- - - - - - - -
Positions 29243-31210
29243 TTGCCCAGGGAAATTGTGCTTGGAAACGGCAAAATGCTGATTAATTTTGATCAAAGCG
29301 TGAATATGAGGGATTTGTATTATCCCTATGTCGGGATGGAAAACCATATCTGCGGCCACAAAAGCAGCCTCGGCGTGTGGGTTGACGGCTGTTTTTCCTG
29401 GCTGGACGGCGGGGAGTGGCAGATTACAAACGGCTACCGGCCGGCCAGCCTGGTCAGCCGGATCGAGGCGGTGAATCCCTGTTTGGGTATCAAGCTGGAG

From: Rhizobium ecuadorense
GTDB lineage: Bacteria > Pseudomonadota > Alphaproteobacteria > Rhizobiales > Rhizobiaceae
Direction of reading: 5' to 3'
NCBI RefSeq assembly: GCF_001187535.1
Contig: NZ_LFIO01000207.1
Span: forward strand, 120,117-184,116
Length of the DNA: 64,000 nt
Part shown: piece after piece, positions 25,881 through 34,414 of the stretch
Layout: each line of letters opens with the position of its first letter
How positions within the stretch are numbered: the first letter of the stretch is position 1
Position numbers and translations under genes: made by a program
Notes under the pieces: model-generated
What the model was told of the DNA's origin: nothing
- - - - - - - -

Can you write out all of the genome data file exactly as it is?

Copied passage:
Positions 29243-31210
29243 TTGCCCAGGGAAATTGTGCTTGGAAACGGCAAAATGCTGATTAATTTTGATCAAAGCG
29301 TGAATATGAGGGATTTGTATTATCCCTATGTCGGGATGGAAAACCATATCTGCGGCCACAAAAGCAGCCTCGGCGTGTGGGTTGACGGCTGTTTTTCCTG
29401 GCTGGACGGCGGGGAGTGGCAGATTACAAACGGCTACCGGCCGGCCAGCCTGGTCAGCCGGATCGAGGCGGTGAATCCCTGTTTGGGTATCAAGCTGGAG

From: Rhizobium ecuadorense
GTDB lineage: Bacteria > Pseudomonadota > Alphaproteobacteria > Rhizobiales > Rhizobiaceae
Direction of reading: 5' to 3'
NCBI RefSeq assembly: GCF_001187535.1
Contig: NZ_LFIO01000207.1
Span: forward strand, 120,117-184,116
Length of the DNA: 64,000 nt
Part shown: piece after piece, positions 25,881 through 34,414 of the stretch
Layout: each line of letters opens with the position of its first letter
How positions within the stretch are numbered: the first letter of the stretch is position 1
Position numbers and translations under genes: made by a program
Notes under the pieces: model-generated
What the model was told of the DNA's origin: nothing